2014: Ebola renders waste most of Sierra Leone and Liberia

Ebola is undoing much health and education work in Sierra Leone and Liberia following civil wars in those countries and had forced many charity groups to suspend operations or re-direct them to fighting the epidemic, Reuters reported.

After over a decade of peace, economic growth was picking up raising hopes that the nations could be less dependent on foreign aid and budgetary support. The achievements, however, had now been undermined by the contagion, according to charity workers and officials.

According to Rocco Falconer, CEO of educational charity Planting Promise in Sierra Lenone, the impact of Ebola would take the country back to being a basket case. He added the impact on some activities had been simply catastrophic.

The two countries worst hit by Ebola had been struggling to recover from the wars that raged through the 1990s until early in the 21st century and which took a toll of tens of thousands besides devastating the already poor infrastructure.

In Sierra Leone, aid comprised one-fifth of economic output in 2010, according to officials, though this had been shrinking as growth picked up with the country's booming commodities exports. Britain and the EU were the main donors with funds directed to health, education and social assistance.

The worst affected may be the hospitality sector of Sierra Leone's economy that has been decimated by Ebola.

Freetown does not have a single working traffic signal, and now legions of the unemployed and youths out of school thicken the streets while foreign tourists stay far away.

And, in most affected nations, including Sierra Leone, Guinea and Liberia, Ebola continues to lay waste tourism, agriculture, road construction, arts and crafts, diesel sales, tax collections, and just about every sector of the economy, costing billions of dollars in lost business and spelling years of increased hardship for an already impoverished region.

In fact, Ebola's nasty reputation as a contagious disease that can make people bleed from their eyeballs has dented tourism across the entire continent.

Meanwhile, Press Association reports that a nurse being treated for Ebola in London could receive blood donations from fellow survivors, including volunteer Will Pooley, in a bid to overcome the deadly virus, according to the UK government's chief medical officer.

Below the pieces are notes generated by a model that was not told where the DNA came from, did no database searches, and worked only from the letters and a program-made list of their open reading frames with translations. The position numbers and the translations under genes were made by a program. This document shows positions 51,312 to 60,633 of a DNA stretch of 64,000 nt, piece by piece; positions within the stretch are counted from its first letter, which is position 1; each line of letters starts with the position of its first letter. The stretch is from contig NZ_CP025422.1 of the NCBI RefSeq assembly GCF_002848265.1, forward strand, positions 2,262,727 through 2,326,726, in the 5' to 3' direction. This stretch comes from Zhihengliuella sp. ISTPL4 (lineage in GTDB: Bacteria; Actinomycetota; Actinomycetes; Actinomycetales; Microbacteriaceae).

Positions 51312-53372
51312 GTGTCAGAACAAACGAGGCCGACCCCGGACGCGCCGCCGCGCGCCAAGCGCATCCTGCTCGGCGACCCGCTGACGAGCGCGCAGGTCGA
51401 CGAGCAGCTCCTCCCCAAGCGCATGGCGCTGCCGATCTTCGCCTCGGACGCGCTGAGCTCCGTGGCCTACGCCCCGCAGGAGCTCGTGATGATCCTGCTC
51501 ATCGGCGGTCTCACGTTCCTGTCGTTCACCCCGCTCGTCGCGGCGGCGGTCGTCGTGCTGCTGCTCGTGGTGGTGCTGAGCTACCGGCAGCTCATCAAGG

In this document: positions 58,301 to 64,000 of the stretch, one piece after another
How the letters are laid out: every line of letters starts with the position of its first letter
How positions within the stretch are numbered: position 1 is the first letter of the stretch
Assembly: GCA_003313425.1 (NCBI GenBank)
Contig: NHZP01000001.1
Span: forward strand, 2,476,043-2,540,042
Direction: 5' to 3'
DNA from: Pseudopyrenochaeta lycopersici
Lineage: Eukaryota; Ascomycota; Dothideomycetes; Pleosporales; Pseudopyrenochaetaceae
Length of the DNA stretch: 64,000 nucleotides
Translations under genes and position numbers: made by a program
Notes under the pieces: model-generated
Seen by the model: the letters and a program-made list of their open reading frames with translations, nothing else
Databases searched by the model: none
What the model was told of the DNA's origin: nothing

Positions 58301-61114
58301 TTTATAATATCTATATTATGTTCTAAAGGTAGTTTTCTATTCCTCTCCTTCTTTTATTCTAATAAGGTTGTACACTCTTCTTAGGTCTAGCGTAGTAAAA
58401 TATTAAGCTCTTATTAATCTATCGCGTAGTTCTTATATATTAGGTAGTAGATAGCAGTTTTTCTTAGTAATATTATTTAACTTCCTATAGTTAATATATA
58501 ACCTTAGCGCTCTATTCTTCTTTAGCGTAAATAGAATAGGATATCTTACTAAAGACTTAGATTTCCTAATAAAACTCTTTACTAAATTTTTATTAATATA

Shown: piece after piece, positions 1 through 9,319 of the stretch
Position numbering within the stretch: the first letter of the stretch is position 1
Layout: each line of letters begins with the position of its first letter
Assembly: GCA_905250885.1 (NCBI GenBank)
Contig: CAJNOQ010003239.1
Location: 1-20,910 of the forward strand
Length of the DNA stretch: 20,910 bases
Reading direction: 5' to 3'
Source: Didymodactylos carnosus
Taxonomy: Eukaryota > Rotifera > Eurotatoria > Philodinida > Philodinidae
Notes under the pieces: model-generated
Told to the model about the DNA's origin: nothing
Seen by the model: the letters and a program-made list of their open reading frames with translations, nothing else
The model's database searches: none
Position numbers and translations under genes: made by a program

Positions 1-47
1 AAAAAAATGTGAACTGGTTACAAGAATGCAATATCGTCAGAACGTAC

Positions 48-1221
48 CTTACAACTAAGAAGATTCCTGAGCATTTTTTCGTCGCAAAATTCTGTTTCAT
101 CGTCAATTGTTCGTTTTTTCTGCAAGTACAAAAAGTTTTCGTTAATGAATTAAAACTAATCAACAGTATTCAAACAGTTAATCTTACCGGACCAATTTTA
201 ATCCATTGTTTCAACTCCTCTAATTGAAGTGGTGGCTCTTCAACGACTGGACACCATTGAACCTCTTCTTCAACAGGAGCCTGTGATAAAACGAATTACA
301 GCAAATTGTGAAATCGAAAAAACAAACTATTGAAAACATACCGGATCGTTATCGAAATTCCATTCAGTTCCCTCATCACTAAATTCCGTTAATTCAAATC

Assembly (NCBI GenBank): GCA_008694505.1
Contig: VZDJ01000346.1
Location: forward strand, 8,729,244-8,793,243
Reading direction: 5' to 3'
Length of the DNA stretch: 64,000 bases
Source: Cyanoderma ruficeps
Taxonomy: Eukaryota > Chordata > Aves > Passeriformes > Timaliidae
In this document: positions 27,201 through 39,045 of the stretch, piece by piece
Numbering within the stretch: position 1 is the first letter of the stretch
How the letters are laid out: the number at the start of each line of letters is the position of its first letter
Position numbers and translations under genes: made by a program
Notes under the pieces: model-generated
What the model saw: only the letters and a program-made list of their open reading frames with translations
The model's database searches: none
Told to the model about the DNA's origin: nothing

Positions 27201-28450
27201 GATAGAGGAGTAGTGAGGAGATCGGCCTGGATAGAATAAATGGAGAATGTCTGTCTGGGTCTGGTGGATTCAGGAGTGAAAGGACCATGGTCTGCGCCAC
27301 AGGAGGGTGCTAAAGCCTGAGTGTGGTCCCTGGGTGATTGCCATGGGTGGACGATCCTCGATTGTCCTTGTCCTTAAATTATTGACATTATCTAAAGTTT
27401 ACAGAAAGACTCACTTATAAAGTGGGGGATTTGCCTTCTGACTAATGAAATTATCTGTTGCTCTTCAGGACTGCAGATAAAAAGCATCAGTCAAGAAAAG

Pauline Cafferkey, a public health nurse at Blantyre Health Centre in South Lanarkshire, was under specialist treatment via a quarantine tent at the Royal Free Hospital in north London.

Also, a healthcare worker in Aberdeen who fell ill following her recent return from west Africa, had tested negative for the virus, according to the Scottish government.

The woman took ill on Monday while visiting Torridon in the Scottish Highlands and was transferred to Aberdeen Royal Infirmary where she had undergone tests.

A third patient from Cornwall, who too had recently returned from an affected country, was currently in isolation at the Royal Cornwall Hospital in Treliske, Truro, undergoing tests for the virus which had swept through West Africa.

Cafferkey, who received the all clear to return to her home despite raising concerns about her temperature, was "doing as well as can be expected in the circumstances", according to Scotland's first minister Nicola Sturgeon.

It is not clear how long Liberia, Guinea or Sierra Leone would take to bounce back even if the virus were stopped in its tracks right now. The World Bank predicts that Sierra Leone's economy will contract in 2015 and that West Africa will lose at least $3.8 billion in economic activity.

In some areas of Sierra Leone, agricultural production has dropped by nearly half because so many cassava and rice farmers were ordered to stay home for mandatory quarantines.

Already 500,000 people in the region have gone hungry because of Ebola, and that number could double by March.